Free People Beaded Dress

Of course if you’re like me and jeans are a pretty major staple in your wardrobe, or if you’re going somewhere a little more laid back, pair your jeans and heels with a cute jacket. I’m absolutely in love with this Rebecca Minkoff jacket, and it would be perfect once the summer starts to cool down. Or if you’re in San Francisco like me, perfect all summer. Yes.. I’m going to continue to gripe about the weird San Francisco weather for a long time.

Rebecca Minkoff Becky Printed Jacket

As for jewelry? I’ve recently been on a gold kick, lusting after all sorts of pretty gold jewelry. Strange, since I’ve almost always been a strictly silver girl. Try a big gold bracelet, or maybe go fashion functional with a gorgeous watch.

Jules Smith Bracelet

Sarah Designs All Chain Wrap Watch

And if you’re like me and choose to stay in and cook, there’s always the “sassy apron” route.

The Joy of Ex Foundation’s Kitchen Dancing Apron

So, do you have any good date night looks? I’m always in the mood for a little hypothetical date night shopping with my imaginary money.

Berries and Cream Cake

This is later than I usually post, but I’ve been a little all over the place today, so bear with me. I spent America’s birthday in Florida enjoying the sun and getting myself a nice little sunburn across my whole back. It was great to get away from Providence for a little bit, spend time with Patrick, and do as few real life tasks as possible.

Soaking up that Florida sun

In true Molly fashion, I came back and immediately got into my own head: too many things I should be doing, people I should be talking to, to-do items I want to draw a line through. After a few strange dreams about people I used to know and things I’ve never done, I decided I needed to do something to chill out a bit: bake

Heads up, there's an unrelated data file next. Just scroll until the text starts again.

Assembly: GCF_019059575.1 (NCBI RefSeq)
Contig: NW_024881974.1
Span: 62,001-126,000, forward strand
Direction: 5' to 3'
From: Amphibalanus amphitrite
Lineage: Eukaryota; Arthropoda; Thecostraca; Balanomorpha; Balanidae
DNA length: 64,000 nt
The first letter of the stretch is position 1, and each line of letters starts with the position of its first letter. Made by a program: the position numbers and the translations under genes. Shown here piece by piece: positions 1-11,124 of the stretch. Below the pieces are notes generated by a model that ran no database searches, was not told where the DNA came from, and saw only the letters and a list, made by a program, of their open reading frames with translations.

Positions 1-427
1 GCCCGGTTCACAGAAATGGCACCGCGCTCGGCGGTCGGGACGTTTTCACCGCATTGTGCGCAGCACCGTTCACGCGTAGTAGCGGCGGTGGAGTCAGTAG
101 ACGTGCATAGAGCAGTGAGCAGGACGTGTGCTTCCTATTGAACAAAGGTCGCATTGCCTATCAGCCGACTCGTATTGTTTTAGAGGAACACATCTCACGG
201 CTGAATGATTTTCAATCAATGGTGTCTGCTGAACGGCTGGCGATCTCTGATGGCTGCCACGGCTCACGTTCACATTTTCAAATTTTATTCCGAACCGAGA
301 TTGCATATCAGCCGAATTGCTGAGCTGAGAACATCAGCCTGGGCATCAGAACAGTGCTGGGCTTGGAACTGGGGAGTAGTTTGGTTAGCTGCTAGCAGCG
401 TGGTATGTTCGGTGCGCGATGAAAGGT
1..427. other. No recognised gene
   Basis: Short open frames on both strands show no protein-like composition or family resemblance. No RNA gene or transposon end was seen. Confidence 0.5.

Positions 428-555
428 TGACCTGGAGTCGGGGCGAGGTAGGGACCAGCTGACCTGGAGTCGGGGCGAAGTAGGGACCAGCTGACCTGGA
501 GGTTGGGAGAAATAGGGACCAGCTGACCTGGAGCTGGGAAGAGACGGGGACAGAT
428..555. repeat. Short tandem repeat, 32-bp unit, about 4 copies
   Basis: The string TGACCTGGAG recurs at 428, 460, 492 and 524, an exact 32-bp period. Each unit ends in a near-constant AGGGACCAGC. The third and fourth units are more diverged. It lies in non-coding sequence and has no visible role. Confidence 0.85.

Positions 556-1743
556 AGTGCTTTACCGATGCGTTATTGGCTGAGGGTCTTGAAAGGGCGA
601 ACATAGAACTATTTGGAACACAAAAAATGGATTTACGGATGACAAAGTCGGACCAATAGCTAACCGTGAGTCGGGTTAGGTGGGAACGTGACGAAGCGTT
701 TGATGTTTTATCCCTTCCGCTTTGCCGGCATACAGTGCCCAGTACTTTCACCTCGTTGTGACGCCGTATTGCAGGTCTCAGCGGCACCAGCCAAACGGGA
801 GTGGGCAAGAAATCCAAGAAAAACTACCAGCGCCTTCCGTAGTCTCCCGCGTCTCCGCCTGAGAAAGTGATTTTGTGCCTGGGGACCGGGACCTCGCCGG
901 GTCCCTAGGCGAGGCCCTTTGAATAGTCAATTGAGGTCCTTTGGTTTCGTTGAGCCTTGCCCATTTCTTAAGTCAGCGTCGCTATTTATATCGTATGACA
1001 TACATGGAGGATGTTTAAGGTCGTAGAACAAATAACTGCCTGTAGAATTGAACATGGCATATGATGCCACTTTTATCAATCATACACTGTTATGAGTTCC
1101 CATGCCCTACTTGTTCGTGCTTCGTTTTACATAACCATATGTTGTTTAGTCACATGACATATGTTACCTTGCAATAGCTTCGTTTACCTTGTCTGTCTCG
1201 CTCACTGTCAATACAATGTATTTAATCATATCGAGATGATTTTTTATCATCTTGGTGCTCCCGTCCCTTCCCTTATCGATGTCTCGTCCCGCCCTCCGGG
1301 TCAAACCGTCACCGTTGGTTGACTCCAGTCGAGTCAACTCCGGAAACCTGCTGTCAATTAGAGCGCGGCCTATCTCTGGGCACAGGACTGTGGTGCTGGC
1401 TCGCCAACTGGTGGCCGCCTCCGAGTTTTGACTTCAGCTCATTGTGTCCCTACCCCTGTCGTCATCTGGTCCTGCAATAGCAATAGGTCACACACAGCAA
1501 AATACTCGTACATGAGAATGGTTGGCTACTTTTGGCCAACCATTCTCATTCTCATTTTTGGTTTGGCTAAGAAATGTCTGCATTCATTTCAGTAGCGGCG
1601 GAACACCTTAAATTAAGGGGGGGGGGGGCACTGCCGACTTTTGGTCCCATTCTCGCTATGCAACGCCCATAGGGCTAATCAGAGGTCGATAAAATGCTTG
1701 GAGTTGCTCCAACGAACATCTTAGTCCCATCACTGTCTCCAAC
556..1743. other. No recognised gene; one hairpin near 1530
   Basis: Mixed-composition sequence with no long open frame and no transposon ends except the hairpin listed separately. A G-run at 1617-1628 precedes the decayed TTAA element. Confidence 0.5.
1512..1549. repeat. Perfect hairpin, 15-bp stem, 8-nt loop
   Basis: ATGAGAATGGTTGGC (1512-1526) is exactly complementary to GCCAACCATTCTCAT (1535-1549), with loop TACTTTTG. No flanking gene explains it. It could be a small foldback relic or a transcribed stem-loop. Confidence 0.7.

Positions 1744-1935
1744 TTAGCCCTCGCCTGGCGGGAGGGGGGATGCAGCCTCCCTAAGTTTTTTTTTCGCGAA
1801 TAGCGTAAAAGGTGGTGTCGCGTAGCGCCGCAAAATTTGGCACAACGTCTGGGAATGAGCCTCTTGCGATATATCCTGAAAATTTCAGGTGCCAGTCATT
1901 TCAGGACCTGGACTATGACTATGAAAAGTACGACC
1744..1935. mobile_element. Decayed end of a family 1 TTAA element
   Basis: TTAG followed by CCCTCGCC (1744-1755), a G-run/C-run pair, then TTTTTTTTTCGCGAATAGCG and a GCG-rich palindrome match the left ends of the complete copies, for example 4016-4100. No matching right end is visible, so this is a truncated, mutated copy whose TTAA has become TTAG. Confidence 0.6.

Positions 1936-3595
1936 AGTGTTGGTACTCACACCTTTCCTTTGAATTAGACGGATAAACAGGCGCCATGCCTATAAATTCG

While traveling I spent a lot of time on Food Gawker and came across this recipe for Blackberries and Cream Cake. I was sold, I knew I had to try making this cake. I altered it a little bit, using raspberries as well as blackberries, although I suspect you could use any kind of berries and it would be great.

Barney threw up and I made it into a cake

The batter was this awesome color of purple; I can’t remember the last time my kitchen was this colorful.

Colorful mess

The biggest issue I ran into was with the frosting. I tried the recipe from The Cake Merchant post but I found that it never came to stiff peaks. I whipped and whipped the frosting but only ever got it to soft peaks, so it wasn’t really firm enough for me to frost with. I was disappointed, because it tasted amazing. I still managed to use it in between the layers, and I was glad I did because it added to the moistness of the cake and wasn’t as sweet as other frosting. In the end I had to settle for a tub of Duncan Hines Cream Cheese frosting.

I cheated, and it tasted so good

I’m certainly not a master decorator and have no time or patience to do a crumb coat when I frost. That said, my cake didn’t turn out too shabby. I wish I’d saved fresh berries to put around the edges but I used mine all in the cake, and it was so delicious I wouldn’t change a thing.

The frosted cake

Digging in for a slice

I’d recommend this recipe to anyone looking for a super easy summer cake. It turned out absolutely delicious. I’ll keep experimenting with the frosting, because in theory I liked that it was light and not excessively sweet. I also think I’d try a frosting with a bit of citrus.

Berries and Cream Cake (adapted from The Cake Merchant)

  • 1 package white cake mix (I used Duncan Hines)
  • 1/2 3 oz package blackberry gelatin (you can do a full package of one or the other, but I combined the two)
  • 1/2 3 oz package raspberry gelatin
  • 1 container blackberries
  • 1 container raspberries
  • 4 eggs, room temperature
  • 1 cup vegetable oil
  • 1/2 cup milk

Preheat the oven to 350 degrees F. Flour, grease and parchment line two 8-inch cake pans.

Puree the blackberries and raspberries. If you don’t want seeds in your cake, strain the puree.

Place all ingredients in a large bowl and mix on low until all ingredients are just incorporated. Increase the speed to medium and beat for an additional 1 1/2 minutes.

Divide the cake batter between the two pans. Bake for 25-30 minutes. Cake is done when a toothpick inserted into the center comes out clean. Let the cakes cool, run a knife along the edges and invert the cakes onto wire racks.

The frosting is up to you, but I can wholeheartedly endorse my boy Duncan–he will not fail you. For better frosting and assemblage directions than I can give, check out the Cake Merchant original post.

Noms

Anyone got any other great summer cakes or desserts I can try?